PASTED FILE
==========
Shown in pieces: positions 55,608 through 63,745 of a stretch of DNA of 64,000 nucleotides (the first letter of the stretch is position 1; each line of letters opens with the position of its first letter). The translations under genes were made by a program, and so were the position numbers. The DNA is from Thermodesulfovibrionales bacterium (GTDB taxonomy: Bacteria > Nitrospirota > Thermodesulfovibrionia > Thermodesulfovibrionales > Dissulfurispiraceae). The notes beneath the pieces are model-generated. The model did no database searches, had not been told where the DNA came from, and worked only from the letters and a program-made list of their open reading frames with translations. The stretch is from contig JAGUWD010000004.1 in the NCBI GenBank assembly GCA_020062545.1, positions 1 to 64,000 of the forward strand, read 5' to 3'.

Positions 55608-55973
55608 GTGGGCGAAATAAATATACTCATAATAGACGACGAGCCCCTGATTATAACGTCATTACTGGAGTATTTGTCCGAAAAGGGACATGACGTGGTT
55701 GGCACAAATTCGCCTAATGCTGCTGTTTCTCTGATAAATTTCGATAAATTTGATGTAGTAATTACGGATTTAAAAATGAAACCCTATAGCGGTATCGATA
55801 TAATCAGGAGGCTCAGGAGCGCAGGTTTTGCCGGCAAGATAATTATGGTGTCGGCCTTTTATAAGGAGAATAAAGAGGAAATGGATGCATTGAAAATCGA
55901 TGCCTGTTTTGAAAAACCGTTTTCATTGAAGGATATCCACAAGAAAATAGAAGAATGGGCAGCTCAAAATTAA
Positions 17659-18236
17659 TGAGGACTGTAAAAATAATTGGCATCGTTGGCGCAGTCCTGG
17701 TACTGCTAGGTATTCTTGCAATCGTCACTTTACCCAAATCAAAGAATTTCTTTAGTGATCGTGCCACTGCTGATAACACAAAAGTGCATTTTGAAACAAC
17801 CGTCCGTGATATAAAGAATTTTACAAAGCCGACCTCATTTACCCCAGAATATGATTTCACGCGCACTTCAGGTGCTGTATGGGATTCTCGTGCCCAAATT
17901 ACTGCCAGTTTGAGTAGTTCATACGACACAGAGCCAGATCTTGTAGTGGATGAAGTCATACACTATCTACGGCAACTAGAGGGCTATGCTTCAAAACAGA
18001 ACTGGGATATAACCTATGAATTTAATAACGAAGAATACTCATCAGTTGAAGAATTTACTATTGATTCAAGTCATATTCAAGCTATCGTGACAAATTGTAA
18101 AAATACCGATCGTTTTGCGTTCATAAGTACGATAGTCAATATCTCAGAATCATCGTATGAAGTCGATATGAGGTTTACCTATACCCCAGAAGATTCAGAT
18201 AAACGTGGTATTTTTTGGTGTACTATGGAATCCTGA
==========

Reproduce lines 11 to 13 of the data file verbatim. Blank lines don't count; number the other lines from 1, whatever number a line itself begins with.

17901 ACTGCCAGTTTGAGTAGTTCATACGACACAGAGCCAGATCTTGTAGTGGATGAAGTCATACACTATCTACGGCAACTAGAGGGCTATGCTTCAAAACAGA
18001 ACTGGGATATAACCTATGAATTTAATAACGAAGAATACTCATCAGTTGAAGAATTTACTATTGATTCAAGTCATATTCAAGCTATCGTGACAAATTGTAA
18101 AAATACCGATCGTTTTGCGTTCATAAGTACGATAGTCAATATCTCAGAATCATCGTATGAAGTCGATATGAGGTTTACCTATACCCCAGAAGATTCAGAT